1st level... once per day, elves can impress others with their garish appearance, brash demeanor, and outrageous behavior.

3rd level... once per day, elves gain advantage against an opponent when initiating ritual combat.

7th this level, elves may call upon their tribe (or tribal ancestors if no other tribesman is around) to give assistance.

Dark Elf:  Exiled from their surface cousins for worshiping slimy tentacled gods instead of the dragons.  For a time, they were hunted by various humanoid races who saw their nonconformity as proof of degeneracy.  While not inherently evil, dark elves are naturally sneaky and have learned to disguise their presence whenever possible.

Their skin color is violet-black.  Additionally, dark elf skin contains more water than any other race because of their subterranean existence... and also not being reptilian or insectoid.  Unfortunately, that means dark elves are sometimes hunted purely for hydration (Mmm... flesh water).

1st level... in near or total darkness, you become invisible to the naked eye.

3rd level... dark elves can creep about with unnatural quiet.

7th level... in dim light, you become invisible to the naked eye.

Lizard-Men:  These humanoid reptiles arose out of the apocalypse, but claim to have always been here... underground.  The apocalypse forced them out of their subterranean home, deep inside Cha'alt.  Now, they live in the desert, generally keeping to themselves, occasionally joining elf, human, and halfling tribes.  Additional Hit-Points: 1d10

1st level... once per day, lizard-men have advantage on traveling the wasteland survival roll.

3rd level... once per day, lizard-men get advantage on hazards encountered while exploring.

7th level... once per day, lizard-men are able to fight in total or near darkness with advantage.

Sand-Grog Brutish and muscular desert constructs created via sorcery, sand-grogs are both savage and intelligent beings of intelligence and culture.  While most often found in the desert, the occasionally live in cities, using their massive strength to do the job of 7 men.  Additional Hit-Points: 2d6

1st level... for as many times per day as their level, sand-grogs can perform a feat of amazing strength (if used in combat, this is the equivalent of double damage).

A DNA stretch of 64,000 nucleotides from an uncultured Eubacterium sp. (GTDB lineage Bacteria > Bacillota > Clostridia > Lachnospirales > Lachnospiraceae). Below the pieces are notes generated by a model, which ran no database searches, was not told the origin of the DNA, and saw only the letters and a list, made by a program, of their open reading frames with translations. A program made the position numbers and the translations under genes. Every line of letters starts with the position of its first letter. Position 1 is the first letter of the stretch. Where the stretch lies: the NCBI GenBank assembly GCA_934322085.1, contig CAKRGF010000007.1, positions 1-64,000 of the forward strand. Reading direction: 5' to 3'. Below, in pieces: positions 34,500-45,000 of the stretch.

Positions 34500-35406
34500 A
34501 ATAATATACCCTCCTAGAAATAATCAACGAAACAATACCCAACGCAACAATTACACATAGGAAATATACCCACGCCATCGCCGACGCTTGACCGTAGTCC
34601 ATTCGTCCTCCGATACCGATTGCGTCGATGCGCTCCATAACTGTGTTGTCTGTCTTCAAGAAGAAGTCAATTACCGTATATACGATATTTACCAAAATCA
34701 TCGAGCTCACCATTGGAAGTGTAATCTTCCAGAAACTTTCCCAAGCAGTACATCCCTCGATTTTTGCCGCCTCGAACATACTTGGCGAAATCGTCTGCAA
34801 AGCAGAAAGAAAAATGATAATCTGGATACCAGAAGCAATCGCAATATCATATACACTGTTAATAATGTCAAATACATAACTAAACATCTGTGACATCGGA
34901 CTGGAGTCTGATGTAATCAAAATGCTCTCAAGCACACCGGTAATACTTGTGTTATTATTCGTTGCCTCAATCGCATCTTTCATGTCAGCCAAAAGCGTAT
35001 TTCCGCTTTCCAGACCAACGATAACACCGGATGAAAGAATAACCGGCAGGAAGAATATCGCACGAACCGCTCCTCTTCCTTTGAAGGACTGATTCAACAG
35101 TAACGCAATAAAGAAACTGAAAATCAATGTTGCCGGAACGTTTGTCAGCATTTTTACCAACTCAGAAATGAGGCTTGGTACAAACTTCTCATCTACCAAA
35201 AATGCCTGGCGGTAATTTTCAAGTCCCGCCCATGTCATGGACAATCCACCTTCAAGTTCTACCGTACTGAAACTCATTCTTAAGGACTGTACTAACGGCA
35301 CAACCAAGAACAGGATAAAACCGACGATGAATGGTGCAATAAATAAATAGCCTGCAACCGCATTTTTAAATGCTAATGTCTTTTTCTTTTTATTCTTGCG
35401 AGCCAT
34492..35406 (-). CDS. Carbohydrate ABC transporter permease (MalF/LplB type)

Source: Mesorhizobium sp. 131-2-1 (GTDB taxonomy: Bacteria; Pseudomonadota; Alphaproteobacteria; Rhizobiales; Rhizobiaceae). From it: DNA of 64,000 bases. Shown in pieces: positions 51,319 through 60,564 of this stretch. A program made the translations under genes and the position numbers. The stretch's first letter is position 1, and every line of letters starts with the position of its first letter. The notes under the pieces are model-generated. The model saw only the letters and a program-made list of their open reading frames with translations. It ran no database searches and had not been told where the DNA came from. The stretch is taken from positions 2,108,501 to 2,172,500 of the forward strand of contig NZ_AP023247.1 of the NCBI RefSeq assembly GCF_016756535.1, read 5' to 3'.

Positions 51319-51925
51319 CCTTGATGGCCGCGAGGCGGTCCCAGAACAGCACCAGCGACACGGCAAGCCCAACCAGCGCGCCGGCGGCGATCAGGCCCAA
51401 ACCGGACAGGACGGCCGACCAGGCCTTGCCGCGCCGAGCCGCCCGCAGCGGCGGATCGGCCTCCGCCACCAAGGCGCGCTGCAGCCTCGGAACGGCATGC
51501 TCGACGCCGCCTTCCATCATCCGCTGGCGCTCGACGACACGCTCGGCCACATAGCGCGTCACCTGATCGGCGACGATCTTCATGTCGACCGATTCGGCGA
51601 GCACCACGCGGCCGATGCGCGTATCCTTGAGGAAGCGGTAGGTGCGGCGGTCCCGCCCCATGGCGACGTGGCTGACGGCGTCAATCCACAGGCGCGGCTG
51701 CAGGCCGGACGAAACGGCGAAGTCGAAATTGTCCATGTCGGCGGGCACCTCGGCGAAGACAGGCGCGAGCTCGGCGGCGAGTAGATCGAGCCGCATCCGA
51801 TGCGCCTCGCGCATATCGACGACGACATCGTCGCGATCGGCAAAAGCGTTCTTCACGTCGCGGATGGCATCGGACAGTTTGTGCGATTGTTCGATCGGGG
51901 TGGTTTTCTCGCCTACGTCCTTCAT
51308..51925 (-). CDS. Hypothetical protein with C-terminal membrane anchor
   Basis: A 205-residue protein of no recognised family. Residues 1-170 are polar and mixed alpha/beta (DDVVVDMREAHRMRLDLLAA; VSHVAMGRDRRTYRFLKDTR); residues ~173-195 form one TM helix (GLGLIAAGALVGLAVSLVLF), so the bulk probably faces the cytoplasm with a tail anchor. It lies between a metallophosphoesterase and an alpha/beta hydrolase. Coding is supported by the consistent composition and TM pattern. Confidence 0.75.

3rd level... once per day, sand-grogs are able to "melt" into a pillar of sand for as many minutes as their level.

7th level... once per day, sand-grogs can decide to "sand" part of their bodies just before a successful attack lands, effectively negating damage.




Friday, July 20, 2018

No One Warps For Free - PDF live!!!

Yes, at long fucking last... Alien Ass, Hydrogen Gas, or Cosmic Grass... No One Warps For Free! is finally available (softcover will take another couple weeks).

I'm excited about this release because ENnie-nominated Glynn Seal and I worked hard on this book and it turned out superb.  The production values are the highest Kort'thalis Publishing has ever attempted.  It really looks amazing!

What's in it?  A whole bunch of stuff.  I know it's only 74 pages, but the thing is dense with random tables, optional rules (like PC careers), and scenarios.  I'm waiting for the first few reviews to filter in, but I'm going out on a space limb right now to say that No One Warps For Free is one impressive sonofabitch!

Thanks to all my Kickstarter backers, supporters, contributors, artists, and everyone who paved the way.


p.s. Incidentally, the RPGpundit just reviewed the previous Alpha Blue supplement Battle Star: Trek Wars right over here.

Tuesday, July 17, 2018

Cha'alt on Roll20

I'm opening up Cha'alt to the world, at least those who frequent Roll20.

So, if you're interested in a 5e D&D game that's part cyberpunk, part mutant wasteland, part dungeoncrawl, here's the link.

These weekly sessions will only be about an hour long (Thursdays, 11:30 - 12:30pm central standard time) and text only (I'll be sitting at my desk in a fairly public space).  So, we'll dive in ASAP. 

Come with a character concept ahead of time.  check out these character classes!  Races can be any standard fantasy thing you want to come up with... as long as it's not too immersion-breaking, I'm fine with it.  Half centaur, half stalk of celery, and half nuclear bomb?  Umm... no.

If this turns out well, I will most likely blog about it... perhaps even self-publish the campaign as an adventure or setting book down the road.  So, signing up to play means you're cool with that.